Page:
Problem? What problem?

The first moment of agreement is on what exactly the problem is. However, with long-standing problems it may be possible that people have resigned themselves to the problem, or may have grown so used to it that they don’t notice it anymore. In such cases it is sometimes more difficult, and requires more deliberate effort to get clear agreement on the problem.

“If you could get the drawings on time, would you be able to reduce the average manufacturing time on your part of the work?” I asked.

Fred just shook his head, and replied, “It’s a meaningless question, because we all know engineering has never been able to deliver on time.”

The above conversation may not be perfectly quoted, and Fred’s name is not really Fred, but this was a conversation that I had with a client where we needed to reduce manufacturing time. This type of response, however, is actually quite common when trying to address long-standing problems.

When problems become the accepted norm

In the nine layers to resistance to change, the first layer is disagreement on the problem, sometimes even disagreement that there is a problem at all. However, there is a more subtle variant to this that typically comes into play when dealing with long-standing problems – also sometimes referred to as “wicked problems.”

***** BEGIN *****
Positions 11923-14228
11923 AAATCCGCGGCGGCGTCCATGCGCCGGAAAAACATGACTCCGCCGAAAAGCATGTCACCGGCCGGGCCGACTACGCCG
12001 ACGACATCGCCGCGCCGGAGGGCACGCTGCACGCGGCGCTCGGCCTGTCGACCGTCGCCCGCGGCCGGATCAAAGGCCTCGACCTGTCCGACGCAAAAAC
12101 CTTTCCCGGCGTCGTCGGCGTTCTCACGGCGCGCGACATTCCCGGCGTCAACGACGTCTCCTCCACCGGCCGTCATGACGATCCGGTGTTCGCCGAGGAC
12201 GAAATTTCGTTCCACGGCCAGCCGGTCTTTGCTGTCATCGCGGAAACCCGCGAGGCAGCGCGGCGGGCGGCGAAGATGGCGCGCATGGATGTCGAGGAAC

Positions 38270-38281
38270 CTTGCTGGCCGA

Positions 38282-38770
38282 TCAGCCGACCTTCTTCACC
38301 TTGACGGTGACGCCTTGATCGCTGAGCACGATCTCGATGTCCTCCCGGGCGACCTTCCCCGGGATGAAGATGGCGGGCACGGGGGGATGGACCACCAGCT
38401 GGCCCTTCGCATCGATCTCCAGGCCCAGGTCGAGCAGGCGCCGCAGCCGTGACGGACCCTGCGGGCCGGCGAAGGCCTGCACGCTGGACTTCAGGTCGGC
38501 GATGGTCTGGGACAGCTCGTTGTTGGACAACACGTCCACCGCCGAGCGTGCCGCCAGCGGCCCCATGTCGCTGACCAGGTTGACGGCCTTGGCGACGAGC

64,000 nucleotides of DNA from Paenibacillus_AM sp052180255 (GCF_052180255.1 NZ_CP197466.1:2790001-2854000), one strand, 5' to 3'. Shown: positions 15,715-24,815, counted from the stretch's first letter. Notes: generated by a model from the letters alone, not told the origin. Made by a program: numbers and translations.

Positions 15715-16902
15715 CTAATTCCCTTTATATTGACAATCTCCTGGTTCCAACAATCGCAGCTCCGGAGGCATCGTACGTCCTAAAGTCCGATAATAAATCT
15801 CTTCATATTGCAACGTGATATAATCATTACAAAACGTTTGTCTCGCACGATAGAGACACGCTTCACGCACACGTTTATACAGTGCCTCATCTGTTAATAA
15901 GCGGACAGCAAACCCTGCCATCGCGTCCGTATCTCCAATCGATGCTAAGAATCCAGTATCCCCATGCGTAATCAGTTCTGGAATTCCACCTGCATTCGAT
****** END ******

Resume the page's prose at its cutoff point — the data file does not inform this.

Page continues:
When problems have been around for a long time, and several attempts at resolving them have failed, people begin to accept these problems as part of reality. They then begin to develop coping mechanisms to adjust what is within their control, to effectively living with, and around these problems.

There comes a point where problems have been around for so long, that they are not even recognized as problems any more, but simply accepted as a normal part of the environment.

The more wicked the problem – the more difficult to focus the agreement

It is always important to get agreement on the first layer – on the definition of the problem – but with these wicked problems it is even more important to keep this first agreement away from the rest of the layers until it is agreed. It is very common the moment you try to get this agreement, that the conversation will turn to all the things that have been tried before, and all the reasons why this problem is difficult, or impossible to solve, and all the reasons why the person you are talking to is not the one to have to solve this. All of these things may contain some truth – but if you allow that truth to enter the conversation at this point, you will never get past the first moment of agreement.

If you cannot get to the first moment of agreement, you can never move on to even talking about the direction or the details of the solution and the implementation. It is at those layers that you will begin to unpack all the reasons why it may be difficult to solve this problem.

This often takes some very deliberate putting aside of any and every comment that does not relate to defining the problem.

Of course, that does not mean not listening to these comments. As with every one of the Nine Moments of Agreement, part of the process of reaching agreement is listening to others and confirming that your view of the situation is correct – and adjusting it if you are proven wrong.

It just means that you have to be very clear about focusing on defining, and agreeing on, the problem first – before you start moving towards talking about the direction of the solution. First be clear on what has to change, before you start thinking about what to change it to.

To your success


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